In The End, Everything Matters
If 90% of a population wears purple at the same time, it is most likely not a coincidence.
Perhaps there’s a football game, and the entire school is walking around in ‘purple pride’ wear. Perhaps there’s a group outing, and the members of the group chose to wear purple hair ribbons in order to be easily sought out. Perhaps it is Mardi Gras, and an entire parade is decked out in the traditional purple, green, and gold.
Perhaps someone died.
Last year, an acquaintance of mine posted a very depressing status on Facebook: ”If only you had known how loved you were. I’m sorry you felt like you had to do this. I’m glad you’re in a better place now. R.I.P. Joshua.” Her friend, a boy who lived several states away and knew only two or three people attending our school, had committed suicide.
Within the hour, my newsfeed was filled with condolences, R.I.P.s, and posts urging everyone to wear purple the next day (purple being the color often worn on October 20th, Spirit Day, to raise awareness about LGBT bullying and suicides).
I spent over three hours on Facebook that night, watching these posts go from heartfelt and sorrowful to… well, a fad, for lack of a better word. I watched this boy’s act of suicide transform from a tragic event into gossip whispered in the bathroom stalls (“Why is everyone wearing purple?” “Oh, didn’t you hear? A boy committed suicide yesterday. Some people at this school actually knew him!”). I watched him turn into a statistic, a story to be told and then quickly forgotten. By the end of the week, the only people who were still thinking about him were those who truly knew him, and the rest of us, well- we had moved on to the Next Big Thing.Several months later, I read a book that changed my life, and I was struck by how eerily similar the story was. Thirteen Reasons Why by Jay Asher follows Hannah Baker as she narrates the thirteen reasons she committed suicide. She does this through a set of cassette tapes, passed along to a list of people that were, in one way or another, involved in her death- including Clay Jensen, one of Hannah’s classmates.
On the surface, it doesn’t seem very similar to Joshua’s story- at least, not the part of his story that I know from Facebook posts and hallway whisperings.Thirteen Reasons Why does not include the student body’s reaction to Hannah’s death. Rather, it shows how she slowly became depressed and suicidal- and a very large part of it is indeed gossip.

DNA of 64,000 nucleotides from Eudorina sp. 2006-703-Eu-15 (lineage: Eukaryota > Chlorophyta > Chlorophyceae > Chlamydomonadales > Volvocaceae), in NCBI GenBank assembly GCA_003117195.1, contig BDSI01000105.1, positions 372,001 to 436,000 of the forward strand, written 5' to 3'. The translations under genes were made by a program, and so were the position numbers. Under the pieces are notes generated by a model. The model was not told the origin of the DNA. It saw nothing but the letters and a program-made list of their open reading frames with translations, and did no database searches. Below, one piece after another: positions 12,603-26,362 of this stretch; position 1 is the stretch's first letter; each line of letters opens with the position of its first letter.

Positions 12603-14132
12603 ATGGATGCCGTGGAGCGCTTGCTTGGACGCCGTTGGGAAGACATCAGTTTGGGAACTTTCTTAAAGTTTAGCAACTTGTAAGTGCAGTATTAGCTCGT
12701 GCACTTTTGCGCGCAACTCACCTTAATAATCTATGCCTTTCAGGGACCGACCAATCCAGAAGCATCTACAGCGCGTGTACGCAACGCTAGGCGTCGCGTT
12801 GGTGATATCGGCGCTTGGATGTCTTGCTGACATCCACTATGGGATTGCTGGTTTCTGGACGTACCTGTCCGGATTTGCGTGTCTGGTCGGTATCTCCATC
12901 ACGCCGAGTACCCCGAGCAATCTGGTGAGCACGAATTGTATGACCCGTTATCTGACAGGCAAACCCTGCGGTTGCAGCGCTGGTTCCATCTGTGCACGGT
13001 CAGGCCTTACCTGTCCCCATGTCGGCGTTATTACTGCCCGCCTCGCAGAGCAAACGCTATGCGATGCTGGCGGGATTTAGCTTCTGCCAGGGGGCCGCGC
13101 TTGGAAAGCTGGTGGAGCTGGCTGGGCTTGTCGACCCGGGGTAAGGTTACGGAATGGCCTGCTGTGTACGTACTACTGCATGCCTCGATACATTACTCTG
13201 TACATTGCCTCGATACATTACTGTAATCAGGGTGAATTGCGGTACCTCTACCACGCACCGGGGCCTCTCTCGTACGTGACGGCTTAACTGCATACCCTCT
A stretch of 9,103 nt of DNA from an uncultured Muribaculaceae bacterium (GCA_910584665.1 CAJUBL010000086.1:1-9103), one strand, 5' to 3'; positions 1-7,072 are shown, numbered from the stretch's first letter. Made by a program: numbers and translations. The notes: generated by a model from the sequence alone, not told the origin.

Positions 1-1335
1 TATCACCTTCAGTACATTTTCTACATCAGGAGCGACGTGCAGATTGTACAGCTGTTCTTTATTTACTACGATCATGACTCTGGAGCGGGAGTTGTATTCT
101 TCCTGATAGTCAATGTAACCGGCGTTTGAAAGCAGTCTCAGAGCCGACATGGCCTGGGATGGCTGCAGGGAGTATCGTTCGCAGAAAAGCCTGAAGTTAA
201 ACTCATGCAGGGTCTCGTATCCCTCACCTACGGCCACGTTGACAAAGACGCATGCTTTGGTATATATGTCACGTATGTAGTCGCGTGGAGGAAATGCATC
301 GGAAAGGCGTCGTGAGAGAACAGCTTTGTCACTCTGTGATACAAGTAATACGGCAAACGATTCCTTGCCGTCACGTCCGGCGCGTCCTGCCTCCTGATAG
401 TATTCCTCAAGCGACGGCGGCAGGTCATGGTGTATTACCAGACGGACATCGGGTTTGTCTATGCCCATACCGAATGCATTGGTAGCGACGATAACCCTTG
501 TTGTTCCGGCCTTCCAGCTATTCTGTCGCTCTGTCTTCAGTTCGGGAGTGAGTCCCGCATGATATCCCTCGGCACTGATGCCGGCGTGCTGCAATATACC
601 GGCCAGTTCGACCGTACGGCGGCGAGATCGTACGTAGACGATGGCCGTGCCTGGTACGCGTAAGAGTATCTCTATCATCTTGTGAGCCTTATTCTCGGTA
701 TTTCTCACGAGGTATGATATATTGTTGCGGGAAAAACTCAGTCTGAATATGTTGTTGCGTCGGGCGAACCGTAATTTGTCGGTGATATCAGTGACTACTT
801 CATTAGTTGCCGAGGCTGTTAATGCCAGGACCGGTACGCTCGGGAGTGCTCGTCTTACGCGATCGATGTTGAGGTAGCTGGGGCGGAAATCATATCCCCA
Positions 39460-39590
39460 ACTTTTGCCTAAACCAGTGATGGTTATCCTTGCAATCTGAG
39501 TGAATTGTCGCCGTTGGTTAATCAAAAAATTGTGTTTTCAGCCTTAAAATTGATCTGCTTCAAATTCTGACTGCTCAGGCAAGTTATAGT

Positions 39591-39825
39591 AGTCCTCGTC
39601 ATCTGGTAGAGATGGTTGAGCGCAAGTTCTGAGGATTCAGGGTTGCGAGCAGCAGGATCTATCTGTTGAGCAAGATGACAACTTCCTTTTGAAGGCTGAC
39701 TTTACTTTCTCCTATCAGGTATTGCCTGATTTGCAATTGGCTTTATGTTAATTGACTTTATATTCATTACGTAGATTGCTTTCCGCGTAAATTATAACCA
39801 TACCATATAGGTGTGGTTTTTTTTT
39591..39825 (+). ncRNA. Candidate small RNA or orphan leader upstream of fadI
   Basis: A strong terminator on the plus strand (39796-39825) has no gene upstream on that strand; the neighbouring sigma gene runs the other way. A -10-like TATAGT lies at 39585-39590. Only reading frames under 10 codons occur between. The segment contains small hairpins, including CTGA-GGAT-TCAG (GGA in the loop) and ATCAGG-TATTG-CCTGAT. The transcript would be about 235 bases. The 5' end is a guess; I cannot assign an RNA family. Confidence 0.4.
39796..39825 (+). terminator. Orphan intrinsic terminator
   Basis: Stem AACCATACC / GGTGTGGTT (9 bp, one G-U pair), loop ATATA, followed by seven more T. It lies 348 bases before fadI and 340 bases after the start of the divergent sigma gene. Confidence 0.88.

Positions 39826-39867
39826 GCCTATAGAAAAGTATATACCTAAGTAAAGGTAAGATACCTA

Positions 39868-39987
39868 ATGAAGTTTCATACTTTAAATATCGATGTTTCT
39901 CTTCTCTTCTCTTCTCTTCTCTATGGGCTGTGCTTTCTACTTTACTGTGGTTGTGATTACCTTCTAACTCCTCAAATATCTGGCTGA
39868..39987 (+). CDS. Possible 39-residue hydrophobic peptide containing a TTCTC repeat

Dehumanizing people is not uncommon. The human race likes to categorize people, place them in tight little boxes. We like labels- Slut, Phony, Attention Seeker. We imagine ourselves as complicated and unique personalities, but we do not extend this kindness towards others- we think of them only in terms of reputations, stories, statistics. Our thoughtlessness can cause suicide, as shown by Hannah’s story, and disgustingly enough, it continues even after death. I would not be surprised if Joshua’s story began the way Hannah’s did- cruel rumors, thoughtless acts- or if Hannah’s ended similarly to Josh’s- false care, whispered gossip.
The truth is that everybody has a story, but it is far more complex than you could ever imagine. Think about that the next time you want to say something rude about a person. Think about it the next time you believe a rumor, or the next time you base your opinion of someone off of their reputation. Think about it while they’re alive, and maybe then you won’t have to think about it when they’re dead. Think about it while they’re alive, and maybe then you won’t have to think about it at a funeral, as you watch those that truly cared about the person cry. Think about it while they’re alive, and maybe then you won’t have to think about it while surrounded by people who couldn’t care less that this human being–this living, breathing, complicated, unique, incredible human being–killed themselves, and instead are looking for an excuse to gossip and wear purple.